Perhaps the most interesting application of TiNSs is in the development of a material dominated by electrostatically repulsive interactions. TiNSs exhibit maximum electrostatic repulsion when they are aligned cofacially. To create the hydrogel based on this, a solution of TiNSs is placed in a strong magnetic field where repulsive forces induce a quasi-crystalline structure. Upon irradiation with UV-light, the solution polymerizes and creates cross-linked network, which is non-covalently attached to the TiNSs.[4] This creates a composite that resists orthogonally applied compressive forces, but easily deforms due to shear forces.[11] TiNSs solutions of this sort may be used as an anti-vibration or vibration-isolating material[12] and in the design of artificial cartilage.[4]

Titanate nanosheets can also be aligned within polymer, parallel to the surface of the substrate by simple drop casting [13]. The intercalation of polymer and orientation of nanosheets were studied by small-angle X-ray scattering (SAXS) using in-plane and symmetrical scan. SAXS mapping indicated homogeneous alignment of titanate nanosheets within polymer. The mechanical reinforcement of polyamic acid using titanate nanosheets matched with Halpin-Tsai model, which is a composite model that assume the filler is in aligned position.


  1. ^ a b c d Osada, Minoru, and Takayoshi Sasaki. "ChemInform Abstract: Two-Dimensional Dielectric Nanosheets: Novel Nanoelectronics from Nanocrystal Building Blocks." ChemInform 24 (2012): 210-28. Print.
  2. ^ a b Sasaki, Takayoshi, Mamoru Watanabe, Hideo Hashizume, Hirohisa Yamada, and Hiromoto Nakazawa. "Macromolecule-like Aspects for a Colloidal Suspension of an Exfoliated Titanate. Pairwise Association of Nanosheets and Dynamic Reassembling Process Initiated from It." Journal of the American Chemical Society (1996): 8329-335. Print.
  3. ^ a b M. Brown. Exfoliating layered materials. Feb. 2011.
  4. ^ a b c Liu, M., Y. Ishida, Y. Ebina, T. Sasaki, T. Hikima, M. Takata, and T. Aida. "An Anisotropic Hydrogel with Electrostatic Repulsion between Cofacially Aligned Nanosheets." Nature 517.7532 (2014): 68. Print.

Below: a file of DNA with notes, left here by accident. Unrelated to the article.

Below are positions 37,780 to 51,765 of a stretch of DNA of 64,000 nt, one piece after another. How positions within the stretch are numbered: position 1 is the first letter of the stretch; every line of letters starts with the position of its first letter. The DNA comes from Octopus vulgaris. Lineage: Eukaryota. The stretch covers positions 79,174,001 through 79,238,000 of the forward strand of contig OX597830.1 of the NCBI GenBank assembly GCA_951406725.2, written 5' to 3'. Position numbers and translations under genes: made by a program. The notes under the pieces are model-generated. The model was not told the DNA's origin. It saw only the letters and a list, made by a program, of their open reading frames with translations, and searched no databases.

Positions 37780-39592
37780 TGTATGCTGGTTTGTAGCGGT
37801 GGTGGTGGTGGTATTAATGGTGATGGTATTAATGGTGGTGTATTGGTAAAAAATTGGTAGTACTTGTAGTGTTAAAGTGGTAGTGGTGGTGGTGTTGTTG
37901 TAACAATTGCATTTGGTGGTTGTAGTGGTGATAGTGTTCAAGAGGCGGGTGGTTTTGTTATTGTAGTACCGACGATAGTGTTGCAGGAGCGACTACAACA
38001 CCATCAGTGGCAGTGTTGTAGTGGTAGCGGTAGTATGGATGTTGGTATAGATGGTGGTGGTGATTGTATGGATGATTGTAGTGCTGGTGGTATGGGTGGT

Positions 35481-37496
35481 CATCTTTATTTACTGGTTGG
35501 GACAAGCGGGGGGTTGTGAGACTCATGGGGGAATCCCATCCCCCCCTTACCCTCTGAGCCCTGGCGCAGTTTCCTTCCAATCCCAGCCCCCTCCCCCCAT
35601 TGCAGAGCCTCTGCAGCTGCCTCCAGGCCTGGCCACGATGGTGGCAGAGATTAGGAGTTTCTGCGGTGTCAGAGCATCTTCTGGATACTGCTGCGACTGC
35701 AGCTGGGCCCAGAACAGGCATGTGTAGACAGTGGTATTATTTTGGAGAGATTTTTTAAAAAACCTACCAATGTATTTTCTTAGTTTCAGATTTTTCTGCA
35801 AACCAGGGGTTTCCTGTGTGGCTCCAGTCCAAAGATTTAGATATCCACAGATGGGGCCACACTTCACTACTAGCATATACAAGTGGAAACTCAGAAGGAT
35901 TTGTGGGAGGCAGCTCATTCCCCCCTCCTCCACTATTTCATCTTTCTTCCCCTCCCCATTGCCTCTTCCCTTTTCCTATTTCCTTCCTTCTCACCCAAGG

5. ^ a b c Huang, Jiquan, Yongge Cao, Zhonghua Deng, and Hao Tong. "Formation of Titanate Nanostructures under Different NaOH Concentration and Their Application in Wastewater Treatment." Journal of Solid State Chemistry (2011): 712-19. Print.
  6. ^ Ohwada, Megumi, Koji Kimoto, Teruyasu Mizoguchi, Yasuo Ebina, and Takayoshi Sasaki. "Atomic Structure of Titania Nanosheet with Vacancies." Scientific Reports (2013). Web. 1 Mar. 2015.
  7. ^ Bavykin, Dmitry V., and Frank C. Walsh. "Elongated Titanate Nanostructures and Their Applications." European Journal of Inorganic Chemistry (2009): 977-97. Print.
  8. ^ Zhang, L., Q. Zhang, and J. Li. "Layered Titanate Nanosheets Intercalated with Myoglobin for Direct Electrochemistry." Advanced Functional Materials (2007): 1958-965. Print.
  9. ^ Tao, H., J. Wang, O. Yang, W. Zhu, H. Ling, W. Fang, and T. Dandan. "Construction and Direct Electrochemistry of Hemoglobin-Intercalated Titanate Nanosheets." Nanoscience and Nanotechnology Letters (2014): 9-105. Print.
  10. ^ Zhou, Qinhua, Zhufeng Lu, and Xuebo Cao. "Heterostructured Magnetite-titanate Nanosheets for Prompt Charge Selective Binding and Magnetic Separation of Mixed Proteins." Journal of Colloid and Interface Science (2013): 48-56. Print.
  11. ^ RIKEN. "A repulsive material: New hydrogel dominated by electrostatic repulsion." ScienceDaily. ScienceDaily, 30 December 2014. <>.
  12. ^ Skov, A. "Materials Science: Like Cartilage, but Simpler." Nature 517.7532 (2014): 25-26. Print.
  13. ^ Harito, Christian; Bavykin, Dmitry V.; Light, Mark E. & Walsh, Frank C. (2017). "Titanate nanotubes and nanosheets as a mechanical reinforcement of water-soluble polyamic acid: Experimental and theoretical studies". Composites Part B: Engineering. 124: 54–63. doi:10.1016/j.compositesb.2017.05.051.